It is getting harder and harder to stand up in front of 75 student teachers each August and welcome them into the wonderful profession that has been my life for 37 years. I wanted to be a teacher since 4th grade, when I had Mrs. Debbie Smith. She used an integrated arts, thematic approach, although of course I did not know that at age 9. All I knew is that the year began with self-portraits that hung all year on the back wall; we learned about the history and geography and agriculture of where we lived–we learned that through choral reading of poetry and from children’s books. We took countless field trips and each time returned to the classroom and used a different art medium; we did chalk drawings, used finger paint, made puppets from papier mache and then did puppet shows. Each week we explored different parts of the world and focused much attention on the newly independent countries in Africa. It was from Mrs. Smith that I learned about apartheid in South Africa and first began to know that people can organize to fight injustice. We also did tons of map work (I love maps to this day) and learned about all different types of projections. When it came to music, we learned the music from those parts of the world. And of course, there was reading. So many books to read and we had so many ways to share our excitement about them — but we were only allowed to write one book report a year; the rest of the ways of reflecting on the books had to be multimodal (a word I didn’t know then!). And then when we did country projects we had to always find a new way to express what we had learned. I recall making a couple of Jeopardy games for the class, and standing up in front of the room at the green chalboard playing the game host. The year of learning is etched in my body, in my mind, in my heart. It was Debbie Smith who guided me as I used project-based, place-based, integrated arts methods as a teacher for 15 years.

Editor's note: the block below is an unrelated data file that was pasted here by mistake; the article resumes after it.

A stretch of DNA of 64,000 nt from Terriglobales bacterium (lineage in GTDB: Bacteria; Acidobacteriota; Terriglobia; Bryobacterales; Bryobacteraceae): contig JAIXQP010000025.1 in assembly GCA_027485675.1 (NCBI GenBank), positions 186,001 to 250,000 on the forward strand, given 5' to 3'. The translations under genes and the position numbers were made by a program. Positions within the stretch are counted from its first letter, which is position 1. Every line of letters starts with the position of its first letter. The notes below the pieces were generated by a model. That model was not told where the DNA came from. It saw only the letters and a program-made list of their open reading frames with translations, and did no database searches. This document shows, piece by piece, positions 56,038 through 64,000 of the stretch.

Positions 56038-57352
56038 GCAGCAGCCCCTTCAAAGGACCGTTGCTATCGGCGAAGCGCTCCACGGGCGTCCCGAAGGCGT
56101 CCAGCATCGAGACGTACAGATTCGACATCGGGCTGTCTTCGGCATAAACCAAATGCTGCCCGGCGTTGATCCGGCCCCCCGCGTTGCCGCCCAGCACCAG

So when I greet the new master’s students who want to be teachers, for many, many years I did so with incredible enthusiasm: “Welcome to the best profession in the world: where you get to sing and dance, and love and play and read and write and create and bring things to the world the world has never seen. There is nothing better than being a teacher!”
Only now. I dread late August.
How can I prepare new teachers for what awaits them?
Still, we try, and we don’t let on how much we worry about them.
We try to help them negotiate the insane external demands that have NOTHING to do with learning and everything to do about compliance with external mandates that are not based on student learning, but on some strange theories of “close reading” and lexile levels. Has David Coleman ever sat side by side with a child who crosses the reading bridge and magically begins to make sense of print? I can tell him, it does not come from a close reading of the author’s intent. It comes from deep interest in the subject matter (I taught one child to read by reading all the books in the library about sharks and writing a book about sharks. Three months later, he could read almost anything!) It comes from sitting side by side while you encourage the child to believe in him or herself when s/he does not yet believe in her/himself. It means playing the believing game (Peter Elbow) even when you worry, ‘When will s/he break the code?”